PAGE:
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Financial-market turmoil is strengthening the case to add gold exposure to portfolios as more “insurance” in the event of a sharper equities market sell-off. It is also providing an opportunity to capitalise on the precious metal’s improving medium-term prospects.

Gold’s role as a ‘safe-haven’ has come to fore this year. The US-dollar gold price has rallied from a low of US$1050.72 an ounce this year to about US$1,200. The all-important Australian-dollar gold price (for local producers) has rallied from A$1450 an ounce in early 2016 to A$1,695.

Chart 1: US-dollar gold

The S&P/ASX All Ordinaries Gold index, influenced by Newcrest Mining’s high weighting, has a total return (including dividends) of 25 per cent over 12 months. The S&P/ASX 200’s total return is minus 13 per cent after heavy falls this year. 

Gold’s recent outperformance, of course, follows several years of horrible underperformance. Over five years, the All Ord Gold index has an annualised return of minus 14 per cent. Gold equities, collectively, have destroyed significant valued over that period. And the US-dollar gold price is still well below prices above US$1,800 an ounce in 2011.

Gold bullion is due for a price pullback after strong gains this year – possibly to US$1,150. That could be an opportunity for patient investors to add gold exposure at lower prices and position portfolios for stronger gains in the gold price in the next few years.

Three caveats are needed. First, most long-term investors should allocate 5 per cent or less of their portfolio to gold bullion: at the high end during periods of rising volatility and less when risk appetite has returned and volatility recedes. 

Second, focus on gold bullion rather than gold equities if you want pure exposure to the precious metal. Gold shares have their place, but tend to underperform gold bullion when equities sell off, and come with company and market risk. 

Third, watch the Australian dollar. Some exchange-traded products that provide gold exposure are unhedged for currency movements. A rising Australian dollar, relative to the Greenback, is bad news for local investors who are exposed to the US-dollar gold price and unprotected against adverse currency movements.

Risks aside, there is more to like about gold’s prospects. I became bullish on gold for The Bull in March 2014, noting: “The precious metal’s short-term prospects are rapidly improving – partly because it was horribly oversold at the end of 2013.”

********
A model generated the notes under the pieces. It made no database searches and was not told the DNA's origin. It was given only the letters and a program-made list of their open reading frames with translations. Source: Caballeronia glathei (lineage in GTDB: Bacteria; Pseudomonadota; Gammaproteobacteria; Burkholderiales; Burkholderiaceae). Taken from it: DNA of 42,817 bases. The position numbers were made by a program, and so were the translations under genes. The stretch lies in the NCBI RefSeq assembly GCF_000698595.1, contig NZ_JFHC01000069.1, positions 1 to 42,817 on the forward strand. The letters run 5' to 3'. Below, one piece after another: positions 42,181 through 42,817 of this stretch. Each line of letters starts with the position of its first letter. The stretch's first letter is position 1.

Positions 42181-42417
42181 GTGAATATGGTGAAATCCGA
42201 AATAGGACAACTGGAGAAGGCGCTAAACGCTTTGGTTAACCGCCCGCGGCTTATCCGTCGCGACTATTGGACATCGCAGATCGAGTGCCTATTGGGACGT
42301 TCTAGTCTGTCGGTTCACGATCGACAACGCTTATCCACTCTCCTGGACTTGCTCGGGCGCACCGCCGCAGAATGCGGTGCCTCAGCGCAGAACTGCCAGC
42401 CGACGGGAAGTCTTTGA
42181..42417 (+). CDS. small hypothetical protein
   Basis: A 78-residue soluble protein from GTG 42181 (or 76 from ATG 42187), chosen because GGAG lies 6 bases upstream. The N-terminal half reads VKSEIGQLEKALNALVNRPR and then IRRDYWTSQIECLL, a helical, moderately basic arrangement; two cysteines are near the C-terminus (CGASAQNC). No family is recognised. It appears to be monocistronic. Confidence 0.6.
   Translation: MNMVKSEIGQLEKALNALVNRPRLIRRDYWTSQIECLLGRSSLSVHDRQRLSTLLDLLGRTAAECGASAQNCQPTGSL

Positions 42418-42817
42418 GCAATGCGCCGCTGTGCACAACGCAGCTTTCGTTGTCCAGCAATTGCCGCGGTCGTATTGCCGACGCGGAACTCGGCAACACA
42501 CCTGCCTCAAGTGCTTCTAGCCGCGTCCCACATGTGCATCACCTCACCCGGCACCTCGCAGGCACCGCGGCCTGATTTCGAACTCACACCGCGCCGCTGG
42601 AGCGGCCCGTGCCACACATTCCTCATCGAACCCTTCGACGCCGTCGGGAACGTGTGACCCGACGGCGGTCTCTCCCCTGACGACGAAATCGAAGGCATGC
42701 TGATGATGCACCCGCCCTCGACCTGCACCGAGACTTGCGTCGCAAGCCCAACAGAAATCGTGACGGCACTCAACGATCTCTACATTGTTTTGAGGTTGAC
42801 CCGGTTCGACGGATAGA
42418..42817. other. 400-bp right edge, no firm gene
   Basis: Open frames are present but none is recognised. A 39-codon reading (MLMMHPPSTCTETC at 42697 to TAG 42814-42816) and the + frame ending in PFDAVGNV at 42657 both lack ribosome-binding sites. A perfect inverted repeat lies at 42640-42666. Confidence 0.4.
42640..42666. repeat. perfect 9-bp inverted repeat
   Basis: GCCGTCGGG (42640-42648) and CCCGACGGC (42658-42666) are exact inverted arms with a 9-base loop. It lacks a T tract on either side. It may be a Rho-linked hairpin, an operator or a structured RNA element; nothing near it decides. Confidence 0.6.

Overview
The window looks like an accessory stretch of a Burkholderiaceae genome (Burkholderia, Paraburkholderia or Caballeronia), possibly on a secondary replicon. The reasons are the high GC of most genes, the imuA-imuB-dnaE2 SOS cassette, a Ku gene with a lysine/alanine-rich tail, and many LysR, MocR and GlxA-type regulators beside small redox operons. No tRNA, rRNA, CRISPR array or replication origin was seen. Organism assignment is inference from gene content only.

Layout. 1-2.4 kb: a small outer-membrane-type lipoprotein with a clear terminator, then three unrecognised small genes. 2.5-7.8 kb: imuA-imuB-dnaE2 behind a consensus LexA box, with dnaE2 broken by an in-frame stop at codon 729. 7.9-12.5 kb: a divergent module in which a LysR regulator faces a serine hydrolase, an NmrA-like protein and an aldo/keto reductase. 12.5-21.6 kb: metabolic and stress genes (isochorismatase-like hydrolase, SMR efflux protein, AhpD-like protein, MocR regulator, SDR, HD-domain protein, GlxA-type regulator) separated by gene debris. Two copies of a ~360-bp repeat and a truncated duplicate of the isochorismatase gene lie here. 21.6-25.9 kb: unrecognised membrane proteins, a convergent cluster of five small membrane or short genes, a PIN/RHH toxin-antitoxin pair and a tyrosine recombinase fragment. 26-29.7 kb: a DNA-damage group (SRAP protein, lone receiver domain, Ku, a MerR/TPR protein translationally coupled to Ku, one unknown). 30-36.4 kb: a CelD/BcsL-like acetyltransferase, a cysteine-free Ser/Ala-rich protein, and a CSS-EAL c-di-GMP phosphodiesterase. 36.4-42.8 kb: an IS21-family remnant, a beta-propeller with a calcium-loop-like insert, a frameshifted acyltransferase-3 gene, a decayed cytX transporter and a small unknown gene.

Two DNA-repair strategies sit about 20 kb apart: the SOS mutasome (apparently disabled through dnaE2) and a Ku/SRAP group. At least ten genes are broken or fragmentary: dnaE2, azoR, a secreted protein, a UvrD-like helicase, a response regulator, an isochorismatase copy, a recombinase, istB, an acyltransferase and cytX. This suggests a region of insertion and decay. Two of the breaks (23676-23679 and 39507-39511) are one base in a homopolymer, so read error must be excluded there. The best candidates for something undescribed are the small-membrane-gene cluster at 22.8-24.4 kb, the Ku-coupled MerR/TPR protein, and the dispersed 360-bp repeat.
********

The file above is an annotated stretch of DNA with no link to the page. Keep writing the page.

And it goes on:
Several factors this year have strengthened that view. First, China’s devaluation of the Yuan, falls in emerging-market currencies, and an intensifying global currency war reinforce gold’s appeal as a store of value when currencies tumble.

Accommodative global monetary policies are another positive. Negative interest rates on Japanese 10-year bonds, almost unthinkable given the amount of monetary-policy stimulus in that country, suggest the risk of global deflation is rising. Deflation is a negative change in the general level of prices and services and an insidious problem because it encourages consumers to delay purchases in anticipation of lower future prices and weighs on economic growth. Again, it adds to gold’s appeal as a store of value. 

The Australian dollar is another positive. Although it remains stubbornly above US70 cents, I expect it to trade at US60-65 cents by year’s end. My base case is for further falls in commodity prices this year and the Reserve Bank cutting official interest rates at least once to support a sluggish economy. In theory, that should drive the Australian dollar lower and benefit gold investors, although falls in our currency will be slower from here.

An increasingly fragile global economy further supports the case for gold. Unprecedented monetary-policy stimulus in Europe and Japan is failing to lift inflation, and the US economic recovery has less vigour than anticipated. Rapid US interest-rate rises and a sharply higher Greenback in 2016 seem unlikely given this weakness.

Again, that supports gold. Gold historically has a negative correlation with the US dollar; it falls when the Greenback rises and vice versa, although the relationship is not always clear cut. Slower rises in the Greenback would buoy gold bulls.

Nevertheless, do not expect gold to race higher or a new bull market in gold to unfold – at least in the short term. But as headwinds for the global economy build, there’s enough to suggest gold’s outperformance this year has further to run. More importantly, there are sound asset-allocation and diversification reasons for long-term investors in the asset-accumulation phase to have a small exposure to gold bullion in portfolios.

My preferred vehicle for gold exposure is the ANZ ETFS Physical Gold ETF. It provides exposure to US-dollar gold, is unhedged for currency movements, and is one of this market’s largest ETFs. Investors wishing to eliminate currency risks could use the BetaShares Gold Bullion ETF – Currency Hedged.

I prefer the unhedged variety because the Australian dollar has further to fall. ANZ ETF Physical Gold (ASX Code: ZGOL) has rallied from about $14.60 to about $16.80 this year in a tumbling sharemarket. 

Chart 2: ANZ ETF Physical Gold ETF

Source: The Bull

Those who expect higher financial-market volatility to persist in 2016 (as I do) could consider a gold ETF. The trick is buy it after the gold price pulls back, which seems inevitable in the short term given the extent of price gains so far this year.

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Tony Featherstone is a former managing editor of BRW and Shares magazines. The column does not imply any stock recommendations. Readers should do further research of their own or talk to their adviser before acting on themes in this article. All prices and analysis at February 10, 2016.